Davidson thinks Samsung missed an opportunity: “There aren’t many other brands that could be excused for creating product videos as boring as the Samsung Galaxy S5 video and still achieve such substantial view counts,” he writes. “What this case study represents is how a big brand can achieve viral view counts with minimal effort. They have ready-made audiences with a vested interest in their product and brand; so some online videos are simply guaranteed to be viewed. Such a shame that Samsung have chosen to waste the opportunity – surely they have the budget to do better.”

I’d say the ad did what it was supposed to, purposefully and without glamour. But I’m still amazed it’s been watched 23.5 million times.

pj@mediapost.com

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4 comments about "A Really Boring Commercial That's Gotten 23.5 Million Views Just This Month ".
  1. Ward Luthi from Walking The World , March 28, 2014 at 2:20 p.m.
    Actually, considering how prevalent smartphones are in every part of our lives, I think this commercial is pretty good. It focuses on features many people are concerned about, photo quality, health and fitness, sharing, etc., so people feel the user experience is improved. Could it be better? Sure. But did it achieve its goals? Most likely.
  2. Chuck Lantz from 2007ac.com, 2013ac.com network , March 28, 2014 at 3:02 p.m.
    Anyone who finds the video "boring" needs to improve their diet, get some sleep and maybe work fewer hours. The video is extremely well-produced from start to finish. The music and edits are perfect, so perfect that the ad seems a lot shorter than it actually is. The video is also proof that both Mr. Davidson and the author of this article are way too close to the industry they are commenting upon, ... so close that they are missing the Big Picture. In photography - my field - it's called "pixel-peeping", where the viewer/critic focuses way too closely on the tiniest details, and thereby misses the whole point.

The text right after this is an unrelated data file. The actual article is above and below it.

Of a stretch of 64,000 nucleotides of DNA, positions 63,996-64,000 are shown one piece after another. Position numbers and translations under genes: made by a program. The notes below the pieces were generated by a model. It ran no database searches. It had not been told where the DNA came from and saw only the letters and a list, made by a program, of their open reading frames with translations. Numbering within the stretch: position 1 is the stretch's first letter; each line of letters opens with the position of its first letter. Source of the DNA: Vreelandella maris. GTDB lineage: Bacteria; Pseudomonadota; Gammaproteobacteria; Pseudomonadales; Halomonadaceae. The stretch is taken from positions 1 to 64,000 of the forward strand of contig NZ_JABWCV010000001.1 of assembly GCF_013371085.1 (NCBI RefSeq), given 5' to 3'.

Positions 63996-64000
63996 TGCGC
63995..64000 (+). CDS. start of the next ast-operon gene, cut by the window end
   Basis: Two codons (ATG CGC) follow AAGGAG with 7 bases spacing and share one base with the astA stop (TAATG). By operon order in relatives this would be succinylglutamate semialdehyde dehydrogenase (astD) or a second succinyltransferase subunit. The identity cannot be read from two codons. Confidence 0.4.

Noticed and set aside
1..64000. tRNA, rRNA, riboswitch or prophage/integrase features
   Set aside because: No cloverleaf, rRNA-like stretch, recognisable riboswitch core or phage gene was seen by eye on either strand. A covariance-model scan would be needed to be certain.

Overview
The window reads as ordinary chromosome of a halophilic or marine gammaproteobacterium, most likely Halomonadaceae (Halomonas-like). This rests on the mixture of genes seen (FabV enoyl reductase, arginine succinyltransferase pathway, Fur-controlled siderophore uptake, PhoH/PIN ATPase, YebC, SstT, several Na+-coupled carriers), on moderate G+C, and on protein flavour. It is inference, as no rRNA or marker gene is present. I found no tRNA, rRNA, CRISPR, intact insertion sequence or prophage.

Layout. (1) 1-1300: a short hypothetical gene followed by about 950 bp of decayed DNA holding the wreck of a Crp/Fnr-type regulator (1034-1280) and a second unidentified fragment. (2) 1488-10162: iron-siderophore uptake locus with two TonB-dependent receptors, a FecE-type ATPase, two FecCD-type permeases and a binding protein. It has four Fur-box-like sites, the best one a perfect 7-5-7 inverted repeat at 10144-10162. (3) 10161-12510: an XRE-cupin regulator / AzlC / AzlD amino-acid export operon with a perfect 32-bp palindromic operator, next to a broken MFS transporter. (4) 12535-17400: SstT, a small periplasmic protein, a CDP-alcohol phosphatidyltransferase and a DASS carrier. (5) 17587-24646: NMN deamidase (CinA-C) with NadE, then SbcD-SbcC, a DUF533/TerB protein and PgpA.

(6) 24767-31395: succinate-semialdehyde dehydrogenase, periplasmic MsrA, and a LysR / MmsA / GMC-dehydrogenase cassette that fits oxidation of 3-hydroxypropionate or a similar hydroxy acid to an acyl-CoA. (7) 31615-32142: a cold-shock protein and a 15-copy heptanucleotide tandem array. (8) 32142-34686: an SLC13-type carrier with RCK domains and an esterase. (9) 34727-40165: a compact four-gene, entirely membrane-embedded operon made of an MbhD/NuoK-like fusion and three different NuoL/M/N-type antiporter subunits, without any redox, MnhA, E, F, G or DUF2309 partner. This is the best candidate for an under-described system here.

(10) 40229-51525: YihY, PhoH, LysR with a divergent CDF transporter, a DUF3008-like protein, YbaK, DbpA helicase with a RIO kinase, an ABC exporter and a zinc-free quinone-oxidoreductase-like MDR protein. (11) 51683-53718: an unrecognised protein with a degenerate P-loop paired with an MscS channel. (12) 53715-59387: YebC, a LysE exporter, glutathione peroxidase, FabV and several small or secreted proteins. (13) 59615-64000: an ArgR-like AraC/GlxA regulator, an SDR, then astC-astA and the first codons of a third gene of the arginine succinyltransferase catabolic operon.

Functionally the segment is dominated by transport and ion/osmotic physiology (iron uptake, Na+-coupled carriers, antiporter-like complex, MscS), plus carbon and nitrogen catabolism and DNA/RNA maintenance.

3. Christina Ricucci from Millenia 3 Communications , March 28, 2014 at 5:43 p.m.
    Boring? Wow. The video is gorgeous and it's very well produced. It demonstrates appealingly the features people want on their smartphone. (If I didn't already love my Galaxy Note 3, I'd be watching for the release date!) It answers all the questions I would have asked: "does it [do so-and-so]?" OK, so it isn't song & dance, drama or comedy, joy or heartbreak; but if it has drawn 23 million viewers, it's doing what it's supposed to do and doing it exceedingly well.
  4. J S from Ideal Living Media , March 28, 2014 at 8:08 p.m.
    Some of the edits are quite brief -- http://youtu.be/-XseHZyvGtg?t=27s -- so there may be some repeat views from that. And with that background music, maybe some people are playing it on repeat as background music while they work/sleep/drown out the screams of frustration from others who are having to listen to that music over and over.